Fact Check: Does Viral Photo Show 'Nazi' Wedding in Ukraine?

As intense fighting between invading Russian forces and the Armed Forces of Ukraine continues across eastern and southern front lines, the social media space presents yet another front of the war.

Both sides have been accused of using manipulated, edited or computer-generated media to advance their interests, with Russia appearing intent on pushing its false narrative of "denazifying" Ukraine out beyond Russian-language social media.

This type of post tends to be shared amid a flood of broader misinformation and unevidenced claims about the conflict, much of which fuels content that is often impossible to corroborate or verify immediately.

In the latest manifestation of this strategy, a photo of a wedding, with a supposed Ukrainian flag in the background and depicting multiple people raising their hands in what appears to be a Nazi salute, has gone viral on Twitter and Telegram.

Possible Peace Talks Ukraine
A photo pushing the Kremlin's propaganda narrative about "Ukraine's neonazis" appears, in fact, to have been digitally altered and traced to a Russian city. Ukrainian President Volodymyr Zelensky (L) sits for a press conference on April 23, 2022 in Kyiv, Ukraine. Russian President Vladimir Putin (R) gives a speech at a meeting of advisory council of the Russian parliament in Saint Petersburg on April 27, 2022. Getty

The Claim

An image featuring a bride and groom, along with wedding guests, raising their arms in a Nazi salute with Ukraine's yellow-and-blue flag in the background, has been shared alongside claims accusing Ukraine of Nazi sympathies.

The photo was widely shared online, including by Russian, English, French and Spanish language accounts, some of which have been prominent posters of conspiracy theories and misinformation.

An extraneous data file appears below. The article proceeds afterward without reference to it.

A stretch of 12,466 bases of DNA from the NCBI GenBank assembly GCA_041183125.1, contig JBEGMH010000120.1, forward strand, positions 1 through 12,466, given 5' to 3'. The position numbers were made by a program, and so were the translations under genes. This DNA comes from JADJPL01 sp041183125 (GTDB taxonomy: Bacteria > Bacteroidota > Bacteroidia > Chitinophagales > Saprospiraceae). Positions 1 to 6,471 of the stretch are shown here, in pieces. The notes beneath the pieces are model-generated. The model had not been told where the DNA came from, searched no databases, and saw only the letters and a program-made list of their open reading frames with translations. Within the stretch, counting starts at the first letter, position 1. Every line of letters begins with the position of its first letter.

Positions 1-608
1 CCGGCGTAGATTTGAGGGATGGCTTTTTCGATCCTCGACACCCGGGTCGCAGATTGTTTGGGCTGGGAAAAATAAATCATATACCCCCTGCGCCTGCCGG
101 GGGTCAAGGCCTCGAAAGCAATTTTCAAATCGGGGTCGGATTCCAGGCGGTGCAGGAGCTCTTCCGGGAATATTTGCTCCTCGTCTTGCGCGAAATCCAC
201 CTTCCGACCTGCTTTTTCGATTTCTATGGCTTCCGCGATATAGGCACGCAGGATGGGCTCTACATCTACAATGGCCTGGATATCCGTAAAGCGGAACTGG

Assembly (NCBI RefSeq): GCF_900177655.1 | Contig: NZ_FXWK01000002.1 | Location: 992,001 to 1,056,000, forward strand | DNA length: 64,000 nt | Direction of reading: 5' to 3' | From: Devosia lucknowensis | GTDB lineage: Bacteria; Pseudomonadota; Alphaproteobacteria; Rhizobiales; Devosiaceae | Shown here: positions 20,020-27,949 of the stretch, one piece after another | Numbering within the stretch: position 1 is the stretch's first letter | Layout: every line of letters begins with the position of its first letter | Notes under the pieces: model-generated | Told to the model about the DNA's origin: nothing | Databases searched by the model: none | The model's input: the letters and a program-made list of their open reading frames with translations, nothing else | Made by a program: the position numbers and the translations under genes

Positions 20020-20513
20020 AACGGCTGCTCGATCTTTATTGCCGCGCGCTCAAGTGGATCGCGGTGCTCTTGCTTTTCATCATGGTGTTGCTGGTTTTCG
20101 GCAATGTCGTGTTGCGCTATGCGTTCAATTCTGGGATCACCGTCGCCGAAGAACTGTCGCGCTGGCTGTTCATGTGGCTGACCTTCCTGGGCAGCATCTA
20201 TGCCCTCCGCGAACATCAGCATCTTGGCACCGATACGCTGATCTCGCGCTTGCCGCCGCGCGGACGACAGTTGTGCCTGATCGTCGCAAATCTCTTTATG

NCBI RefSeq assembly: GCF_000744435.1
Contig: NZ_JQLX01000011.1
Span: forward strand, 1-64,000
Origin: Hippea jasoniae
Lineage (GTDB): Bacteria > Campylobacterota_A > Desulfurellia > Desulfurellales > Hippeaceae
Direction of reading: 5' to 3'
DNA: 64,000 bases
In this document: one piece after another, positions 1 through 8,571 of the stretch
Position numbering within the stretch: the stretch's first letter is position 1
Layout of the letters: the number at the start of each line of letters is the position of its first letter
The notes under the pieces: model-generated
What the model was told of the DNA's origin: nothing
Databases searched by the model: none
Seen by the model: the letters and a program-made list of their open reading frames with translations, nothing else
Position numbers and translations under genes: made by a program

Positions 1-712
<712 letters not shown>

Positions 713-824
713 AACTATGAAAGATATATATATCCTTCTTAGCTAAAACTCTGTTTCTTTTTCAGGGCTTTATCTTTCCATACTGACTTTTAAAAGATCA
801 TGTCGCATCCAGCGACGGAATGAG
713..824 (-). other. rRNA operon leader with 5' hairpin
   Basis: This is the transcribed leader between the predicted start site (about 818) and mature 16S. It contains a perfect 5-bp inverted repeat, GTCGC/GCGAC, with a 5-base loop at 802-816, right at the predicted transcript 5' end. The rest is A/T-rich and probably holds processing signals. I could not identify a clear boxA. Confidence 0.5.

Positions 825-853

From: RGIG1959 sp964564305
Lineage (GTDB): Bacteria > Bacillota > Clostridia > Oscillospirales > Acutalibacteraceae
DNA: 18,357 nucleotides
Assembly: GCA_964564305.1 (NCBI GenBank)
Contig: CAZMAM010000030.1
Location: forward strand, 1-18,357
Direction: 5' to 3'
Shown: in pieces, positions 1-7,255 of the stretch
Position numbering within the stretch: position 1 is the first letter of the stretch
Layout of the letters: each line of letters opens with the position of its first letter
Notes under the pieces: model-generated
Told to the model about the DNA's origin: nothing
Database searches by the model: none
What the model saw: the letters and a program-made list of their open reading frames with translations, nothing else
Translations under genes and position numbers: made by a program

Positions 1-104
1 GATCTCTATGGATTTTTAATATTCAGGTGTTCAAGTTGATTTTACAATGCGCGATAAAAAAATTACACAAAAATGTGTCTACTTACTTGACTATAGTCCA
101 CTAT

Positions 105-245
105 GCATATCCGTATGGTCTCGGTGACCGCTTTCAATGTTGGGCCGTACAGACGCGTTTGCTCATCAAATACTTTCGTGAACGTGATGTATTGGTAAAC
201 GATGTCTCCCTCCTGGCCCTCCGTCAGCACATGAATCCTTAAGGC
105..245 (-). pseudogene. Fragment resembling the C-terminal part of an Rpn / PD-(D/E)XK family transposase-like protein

Garland Nixon, a left-leaning DC-based talk show host and media personality, was among those, posting the image (archived here) with the caption "A wedding in Ukraine with the nation's salute. Nothing to see here."

A two-year-old post on r/trashy subreddit also featured the image, captioning it "Just game 'point to the sun'".

The Facts

While the photo of the event is real, the image has been manipulated to include a Ukrainian flag in the background.

A reverse search of the image shows that it in fact predates Russia's invasion of Ukraine. The colours on the flag have been digitally altered, with the original picture (dating as far back as 2017, though it could be older) showing a black-and-yellow flag.

The original image was posted at least as far back as October 17, 2017 on the Russian meme aggregator website Yaplakal, but has since been shared on other sites and platforms, including as a debunk.

Though the bottom segment of the flag is not visible, social media users speculated that it is likely to be the Imperial flag of the Russian Empire.

The flag (and its colors) have been appropriated and widely used by certain parts of Russia's far-right and nationalist movements, including the Russian Imperial Movement and white-supremacist linked paramilitary group Rusich (the former was sanctioned by the U.S. as "Specially Designated Global Terrorist" in 2020).

As other social media users have pointed out, the photo appears to have been taken in the Russian town of Novokuznetsk, with the Lenin monument in the background of the photo appearing to match that located in the city's main square.

Newsweek Fact Check verified that the monument in the background matches that seen in the photo, as does the background headquarters of the local Kuznetsk area administration.

This is not the first time pro-Kremlin accounts have attempted to misrepresent photo and video content sourced in Russia and elsewhere as evidence to support the "Nazis in Ukraine" propaganda narrative.

A photo of a Belarusian prison inmate, covered in tattoos depicting alleged neo-Nazi symbols, was shared widely, misleadingly referring to him as a Ukrainian prisoner of war.

And as Newsweek Fact Check previously reported, a video suggesting that Ukrainians were selling Western-sourced weapons abroad appeared to be a deliberate fabrication, while another photo was misleadingly used to prop the narrative that the war is not real.

Newsweek has reached out to Garland Nixon for comment.

The Ruling



The claim is false. The image showing a wedding was manipulated to change the colors of the flag, which originally appears to have been a black-yellow-white Russian imperialist flag. The original photo, which is at least five years old, was likely taken in front of a Lenin statue in the Russian town of Novokuznetsk.


False: The claim is demonstrably false. Primary source evidence proves the claim to be false.
Read more about our ratings.